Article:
“Maybe you’re right.” Pipkin felt Gottleib treated him as a naive bumpkin. He disliked having to agree with him.

“Now, Alvin. Now.”

Pipkin looked at the special Chanukah menorah and the brightly colored, twisted candles. As he started to light the shamash, the candle used to light the other candles, he heard an electrical noise, a sizzle, and he decided Gottleib was right. He put the candles in the pocket of his raincoat and, holding the menorah in one hand and his umbrella in the other, rushed out into the rain. He hesitated in front of Gottlieb’s house and then went on. He couldn’t bear to listen to his neighbor drone on about the Fascists who were ruining the country. And he didn’t understand why Claire had so often taken his side. After last year’s Fourth of July party in Gottleib’s backyard, she had yelled at Pipkin for arguing with their host about immigration. “Let it go, Alvin,” she had said. “We’re his guests. We’re eating his food. Couldn’t you just smile and let it go?”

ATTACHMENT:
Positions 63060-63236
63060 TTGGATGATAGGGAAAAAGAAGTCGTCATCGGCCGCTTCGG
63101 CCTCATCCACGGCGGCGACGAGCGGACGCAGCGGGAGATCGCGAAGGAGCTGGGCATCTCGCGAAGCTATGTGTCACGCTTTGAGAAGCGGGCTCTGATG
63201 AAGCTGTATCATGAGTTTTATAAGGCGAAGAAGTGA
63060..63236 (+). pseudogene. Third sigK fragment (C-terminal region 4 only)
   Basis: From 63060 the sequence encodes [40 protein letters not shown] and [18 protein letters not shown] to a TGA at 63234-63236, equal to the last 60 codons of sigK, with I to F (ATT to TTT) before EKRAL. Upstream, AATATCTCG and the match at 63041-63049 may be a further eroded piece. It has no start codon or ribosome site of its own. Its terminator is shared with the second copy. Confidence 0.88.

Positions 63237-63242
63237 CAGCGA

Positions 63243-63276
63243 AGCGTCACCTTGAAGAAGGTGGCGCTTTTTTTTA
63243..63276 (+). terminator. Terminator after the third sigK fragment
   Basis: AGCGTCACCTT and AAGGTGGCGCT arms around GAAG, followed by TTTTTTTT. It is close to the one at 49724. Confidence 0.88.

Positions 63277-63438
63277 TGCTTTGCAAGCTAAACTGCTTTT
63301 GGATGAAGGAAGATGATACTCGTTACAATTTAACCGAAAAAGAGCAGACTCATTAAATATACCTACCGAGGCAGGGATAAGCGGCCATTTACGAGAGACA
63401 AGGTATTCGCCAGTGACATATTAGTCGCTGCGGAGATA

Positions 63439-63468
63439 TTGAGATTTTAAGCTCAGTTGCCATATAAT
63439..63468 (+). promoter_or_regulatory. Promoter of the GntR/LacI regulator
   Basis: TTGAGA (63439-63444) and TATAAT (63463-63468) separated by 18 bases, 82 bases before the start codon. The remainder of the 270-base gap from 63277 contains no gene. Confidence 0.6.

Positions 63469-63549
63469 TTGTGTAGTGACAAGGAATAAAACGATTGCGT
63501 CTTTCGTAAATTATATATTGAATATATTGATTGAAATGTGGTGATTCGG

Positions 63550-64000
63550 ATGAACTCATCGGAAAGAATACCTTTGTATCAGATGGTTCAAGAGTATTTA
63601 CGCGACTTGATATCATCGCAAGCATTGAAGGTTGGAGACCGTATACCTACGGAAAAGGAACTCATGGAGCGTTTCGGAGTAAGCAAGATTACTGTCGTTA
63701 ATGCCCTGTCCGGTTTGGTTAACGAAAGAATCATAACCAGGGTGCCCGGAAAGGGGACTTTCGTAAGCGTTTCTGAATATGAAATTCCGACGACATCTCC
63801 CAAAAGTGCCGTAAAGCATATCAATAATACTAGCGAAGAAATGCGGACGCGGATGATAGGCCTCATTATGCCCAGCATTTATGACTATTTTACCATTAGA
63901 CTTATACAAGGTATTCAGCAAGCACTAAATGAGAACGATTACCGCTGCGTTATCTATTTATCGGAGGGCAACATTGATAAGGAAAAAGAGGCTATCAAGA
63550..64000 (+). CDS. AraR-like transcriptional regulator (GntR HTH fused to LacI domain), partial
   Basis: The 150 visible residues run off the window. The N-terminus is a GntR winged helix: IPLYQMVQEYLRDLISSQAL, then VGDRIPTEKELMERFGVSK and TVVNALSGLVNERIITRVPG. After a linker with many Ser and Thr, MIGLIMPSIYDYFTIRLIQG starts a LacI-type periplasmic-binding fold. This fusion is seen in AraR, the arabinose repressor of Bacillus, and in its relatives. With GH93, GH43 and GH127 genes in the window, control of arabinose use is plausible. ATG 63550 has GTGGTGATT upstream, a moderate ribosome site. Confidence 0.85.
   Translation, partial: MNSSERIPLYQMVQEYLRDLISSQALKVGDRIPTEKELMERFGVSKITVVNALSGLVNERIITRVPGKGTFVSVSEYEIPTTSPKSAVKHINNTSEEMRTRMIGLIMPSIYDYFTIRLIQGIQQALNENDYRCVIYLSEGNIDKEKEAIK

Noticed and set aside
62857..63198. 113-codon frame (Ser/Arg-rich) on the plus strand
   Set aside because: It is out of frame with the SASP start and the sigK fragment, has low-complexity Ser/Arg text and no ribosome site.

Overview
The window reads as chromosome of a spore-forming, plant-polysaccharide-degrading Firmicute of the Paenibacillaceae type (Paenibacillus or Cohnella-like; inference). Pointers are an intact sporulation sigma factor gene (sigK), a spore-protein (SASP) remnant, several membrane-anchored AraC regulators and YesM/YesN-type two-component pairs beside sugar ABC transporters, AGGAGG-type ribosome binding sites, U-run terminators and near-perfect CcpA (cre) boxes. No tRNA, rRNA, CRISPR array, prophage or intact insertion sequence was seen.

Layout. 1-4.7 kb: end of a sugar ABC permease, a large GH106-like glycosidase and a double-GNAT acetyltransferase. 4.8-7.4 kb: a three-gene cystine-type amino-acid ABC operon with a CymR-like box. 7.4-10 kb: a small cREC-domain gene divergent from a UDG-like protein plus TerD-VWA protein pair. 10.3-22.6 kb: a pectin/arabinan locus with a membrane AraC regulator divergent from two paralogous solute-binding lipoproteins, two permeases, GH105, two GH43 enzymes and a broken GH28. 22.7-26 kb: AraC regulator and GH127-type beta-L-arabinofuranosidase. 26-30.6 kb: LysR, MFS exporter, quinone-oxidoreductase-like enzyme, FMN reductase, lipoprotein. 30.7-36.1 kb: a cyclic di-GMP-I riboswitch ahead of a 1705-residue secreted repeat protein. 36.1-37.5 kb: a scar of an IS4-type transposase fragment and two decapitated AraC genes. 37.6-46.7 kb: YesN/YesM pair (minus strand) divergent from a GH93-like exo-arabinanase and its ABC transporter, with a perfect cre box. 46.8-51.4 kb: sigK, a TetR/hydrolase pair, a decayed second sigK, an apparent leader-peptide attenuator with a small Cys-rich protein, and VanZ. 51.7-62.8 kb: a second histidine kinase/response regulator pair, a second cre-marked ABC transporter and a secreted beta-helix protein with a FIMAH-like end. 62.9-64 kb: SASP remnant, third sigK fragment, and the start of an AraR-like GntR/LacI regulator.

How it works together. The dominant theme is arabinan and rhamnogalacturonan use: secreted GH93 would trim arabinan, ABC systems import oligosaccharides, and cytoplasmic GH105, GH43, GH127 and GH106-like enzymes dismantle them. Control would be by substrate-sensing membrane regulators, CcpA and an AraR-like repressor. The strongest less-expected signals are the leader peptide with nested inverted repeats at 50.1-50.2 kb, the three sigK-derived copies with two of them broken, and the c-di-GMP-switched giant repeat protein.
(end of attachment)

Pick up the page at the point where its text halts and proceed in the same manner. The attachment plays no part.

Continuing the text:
“Let it go?” Pipkin had said. “If he were making the laws in 1932, your parents would never have been allowed in. I didn’t call him a moron; I simply reminded him of this country’s heritage. What was so terrible?” He remembered now how red-faced she got. No, he didn’t want to be beholden to Gottleib.

* * *

“What?” the man asked.

“You heard me. It’s pouring down rain and it’s dinner time. I’m buying.” Now Pipkin grabbed the man by his arm and guided him into Twig’s. Lou Ellen gave Pipkin a look of disapproval over the top of her glasses and maneuvered the pair to his usual booth in the corner by the window. She left a menu in front of the old man.

“Order whatever you want,” Pipkin said.

“And you’re paying?”

“Yes, I’m paying.”